John Mearsheimer, one of the pre-eminent representatives of the realist school of international relations, voted for George W. Bush in 2000. But not this time. Come November, he's not only voting for John Kerry but "will do so with enthusiasm."
As a realist, the University of Chicago political scientist liked Bush's anti-nation-building rhetoric during the 2000 debates, and was displeased by Al Gore's support for the humanitarian interventions of the 1990s. But Bush's handling of foreign policy -- particularly the Iraq War -- has turned Mearsheimer and other realists into some of the administration's sharpest critics. "[T]he more time goes by," he says, "the more Bush makes [Bill] Clinton look like a genius in both domestic and foreign policy."
Indeed, not only is the American right a house divided on Iraq but over the intensifying imperialist drift of U.S. foreign policy more broadly. A convergence of realists, libertarians, and traditionalists (or "paleocons") has taken shape in opposition to the neoconservative foreign-policy agenda. In October, they came together to form the Coalition for a Realistic Foreign Policy, which holds that "the move toward empire must be halted immediately."
Spearheaded by Christopher Preble, director of foreign-policy studies at the Cato Institute, the coalition's signatories include Mearsheimer and fellow realist Stephen Walt of Harvard; Andrew Bacevich, author of American Empire: The Realities and Consequences of U.S. Diplomacy; Ted Galen Carpenter and Charles Peña of Cato; Christopher Layne and Scott McConnell of Pat Buchanan's magazine, The American Conservative; and Jon Utley of the organization Americans Against World Empire. A handful of left-of-center types are also onboard, among them Blowback and Sorrows of Empire author Chalmers Johnson, Anatol Lieven of the Carnegie Endowment for International Peace, and former Colorado Senator Gary Hart.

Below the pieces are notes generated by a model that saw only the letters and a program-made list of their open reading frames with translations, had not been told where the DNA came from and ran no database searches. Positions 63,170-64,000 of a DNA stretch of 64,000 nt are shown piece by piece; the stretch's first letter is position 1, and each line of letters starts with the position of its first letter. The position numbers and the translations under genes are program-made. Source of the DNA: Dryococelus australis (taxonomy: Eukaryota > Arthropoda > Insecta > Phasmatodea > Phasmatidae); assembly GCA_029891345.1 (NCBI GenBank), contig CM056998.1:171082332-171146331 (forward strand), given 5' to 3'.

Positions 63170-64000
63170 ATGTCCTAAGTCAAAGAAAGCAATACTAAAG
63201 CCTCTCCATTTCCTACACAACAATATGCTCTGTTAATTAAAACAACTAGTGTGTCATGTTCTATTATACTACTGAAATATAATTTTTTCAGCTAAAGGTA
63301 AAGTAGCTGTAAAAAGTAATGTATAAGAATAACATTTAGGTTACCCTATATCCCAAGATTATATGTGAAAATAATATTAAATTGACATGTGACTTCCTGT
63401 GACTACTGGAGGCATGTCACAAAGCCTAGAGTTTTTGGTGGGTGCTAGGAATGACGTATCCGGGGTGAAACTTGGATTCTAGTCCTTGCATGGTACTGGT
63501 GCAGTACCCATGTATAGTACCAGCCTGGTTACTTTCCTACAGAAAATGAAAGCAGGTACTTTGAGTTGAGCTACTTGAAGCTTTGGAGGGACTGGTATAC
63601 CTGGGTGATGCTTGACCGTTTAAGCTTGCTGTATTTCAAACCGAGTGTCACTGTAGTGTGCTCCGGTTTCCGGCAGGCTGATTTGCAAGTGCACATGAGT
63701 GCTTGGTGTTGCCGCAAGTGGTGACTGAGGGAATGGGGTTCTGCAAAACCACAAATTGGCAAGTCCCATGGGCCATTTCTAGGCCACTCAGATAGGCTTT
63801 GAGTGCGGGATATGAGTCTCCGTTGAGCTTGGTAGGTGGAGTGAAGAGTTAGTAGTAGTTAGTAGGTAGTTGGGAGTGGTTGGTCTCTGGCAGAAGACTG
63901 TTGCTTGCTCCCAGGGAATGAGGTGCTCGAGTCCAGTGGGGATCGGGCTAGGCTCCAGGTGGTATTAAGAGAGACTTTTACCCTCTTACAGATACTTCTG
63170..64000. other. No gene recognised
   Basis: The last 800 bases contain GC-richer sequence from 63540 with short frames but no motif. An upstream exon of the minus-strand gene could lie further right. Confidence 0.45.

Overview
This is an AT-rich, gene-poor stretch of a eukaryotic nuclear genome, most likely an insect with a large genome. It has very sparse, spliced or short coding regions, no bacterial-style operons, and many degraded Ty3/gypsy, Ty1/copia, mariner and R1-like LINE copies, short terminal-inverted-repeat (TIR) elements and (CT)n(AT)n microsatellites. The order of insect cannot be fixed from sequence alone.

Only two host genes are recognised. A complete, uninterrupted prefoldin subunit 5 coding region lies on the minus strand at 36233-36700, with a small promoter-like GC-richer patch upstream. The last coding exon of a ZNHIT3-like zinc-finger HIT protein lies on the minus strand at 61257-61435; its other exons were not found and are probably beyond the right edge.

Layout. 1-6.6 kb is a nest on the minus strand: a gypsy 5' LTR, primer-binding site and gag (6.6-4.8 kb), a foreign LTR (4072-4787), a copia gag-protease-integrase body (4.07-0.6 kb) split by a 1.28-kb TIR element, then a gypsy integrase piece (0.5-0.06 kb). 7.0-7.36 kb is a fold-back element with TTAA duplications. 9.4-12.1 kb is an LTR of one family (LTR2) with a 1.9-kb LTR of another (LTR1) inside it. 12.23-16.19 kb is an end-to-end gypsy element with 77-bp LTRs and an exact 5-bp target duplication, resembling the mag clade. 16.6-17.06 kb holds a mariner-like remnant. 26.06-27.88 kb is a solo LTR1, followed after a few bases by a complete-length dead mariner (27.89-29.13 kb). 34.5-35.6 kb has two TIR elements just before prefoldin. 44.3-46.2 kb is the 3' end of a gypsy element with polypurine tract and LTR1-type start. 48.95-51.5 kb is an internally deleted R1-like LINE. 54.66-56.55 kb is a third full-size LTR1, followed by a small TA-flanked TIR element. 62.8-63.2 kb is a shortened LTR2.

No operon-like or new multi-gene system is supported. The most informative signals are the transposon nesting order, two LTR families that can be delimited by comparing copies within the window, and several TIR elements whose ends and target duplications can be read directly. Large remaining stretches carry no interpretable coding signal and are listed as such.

"Empire is problematic," reads the group's founding statement (titled "The Perils of Empire"), "because it subverts the freedoms and liberties of citizens at home while simultaneously thwarting the will of people abroad." "The defenders of empire," it goes on, "assert that the horrific acts of terrorism on September 11, 2001, demand that we assume new financial burdens to fund an expansive national security strategy, relax our commitment to individual liberty at home, and discard our respect for state sovereignty abroad. Nothing could be further from the truth." The group calls for the United States to jettison its imperial designs and adopt in their place a "restrained and focused foreign policy" for the 21st century.